|A viking longboat makes way into our bay|
Some folks who are out to sea for a living report that at certain times, when the wind is driving and the waves literally explode, the air fills with water so much so that birds literally drown. Our little bay is pretty sheltered and for the wave top level to be 8 feet higher than this high tide was some pumpkins.
A long while back I spent a lot of time in Europe and actually spent a day on the Northwest coast of France in a little town in the Bretagne region. I was studying a work by Debussy, the French composer, an opera really that was presumed lost, so was digging around the public records in the village where he spent some summers at the shore. The north part of the Provence is on the English Channel and is a wild and woolly place to say the least. Storms - big complex storms - race across the North Atlantic and big waves that we can hardly imagine scare you half to death even from afar. On days when the wind is at 60 and the waves are 30 feet it isn't hard to imagine the air/water mix and coupled with rain and low, foggy clouds - the effect is complete.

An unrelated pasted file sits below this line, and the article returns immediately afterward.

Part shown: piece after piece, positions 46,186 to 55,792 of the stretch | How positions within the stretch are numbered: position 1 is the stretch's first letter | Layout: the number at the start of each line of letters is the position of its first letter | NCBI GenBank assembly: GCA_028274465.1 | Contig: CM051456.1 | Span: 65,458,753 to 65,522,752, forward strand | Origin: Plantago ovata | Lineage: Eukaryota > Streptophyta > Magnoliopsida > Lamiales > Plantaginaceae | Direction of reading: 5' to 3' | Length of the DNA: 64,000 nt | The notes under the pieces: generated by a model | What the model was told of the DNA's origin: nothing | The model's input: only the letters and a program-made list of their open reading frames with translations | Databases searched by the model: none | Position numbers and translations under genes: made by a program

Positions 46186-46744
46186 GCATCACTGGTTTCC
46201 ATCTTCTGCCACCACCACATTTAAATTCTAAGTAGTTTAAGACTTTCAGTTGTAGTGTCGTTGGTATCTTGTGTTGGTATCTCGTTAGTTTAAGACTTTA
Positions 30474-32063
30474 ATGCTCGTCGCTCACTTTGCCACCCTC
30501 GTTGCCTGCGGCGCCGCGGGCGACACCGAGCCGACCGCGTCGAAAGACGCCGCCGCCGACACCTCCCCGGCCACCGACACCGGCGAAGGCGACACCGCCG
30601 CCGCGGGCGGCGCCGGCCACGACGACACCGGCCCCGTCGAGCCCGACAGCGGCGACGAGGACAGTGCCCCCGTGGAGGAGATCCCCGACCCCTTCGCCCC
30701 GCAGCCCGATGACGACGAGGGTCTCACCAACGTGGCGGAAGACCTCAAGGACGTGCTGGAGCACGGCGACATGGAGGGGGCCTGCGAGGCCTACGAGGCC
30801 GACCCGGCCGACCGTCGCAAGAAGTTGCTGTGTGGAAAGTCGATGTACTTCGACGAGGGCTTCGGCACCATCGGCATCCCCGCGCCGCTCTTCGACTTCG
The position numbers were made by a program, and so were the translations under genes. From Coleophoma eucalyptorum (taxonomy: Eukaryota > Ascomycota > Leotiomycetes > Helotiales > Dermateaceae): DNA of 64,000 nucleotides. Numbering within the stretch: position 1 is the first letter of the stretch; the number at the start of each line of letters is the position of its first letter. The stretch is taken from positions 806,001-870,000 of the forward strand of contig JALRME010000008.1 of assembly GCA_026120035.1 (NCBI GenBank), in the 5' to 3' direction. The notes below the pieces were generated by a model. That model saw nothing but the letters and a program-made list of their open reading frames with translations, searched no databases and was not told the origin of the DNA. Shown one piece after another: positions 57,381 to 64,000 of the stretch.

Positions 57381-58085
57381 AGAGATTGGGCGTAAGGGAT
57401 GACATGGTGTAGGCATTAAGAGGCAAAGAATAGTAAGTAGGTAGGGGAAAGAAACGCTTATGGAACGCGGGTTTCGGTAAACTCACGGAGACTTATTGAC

Back to Debussy, he wrote a piece about the "discussion" between the winds and the water - from a musical point of view of course. I can well imagine him observing the channel waters during a long hard blow, waves reaching up, wind pushing them along, urging them almost, to give up their mist and join in a conversation 'just up there' that we can only admire.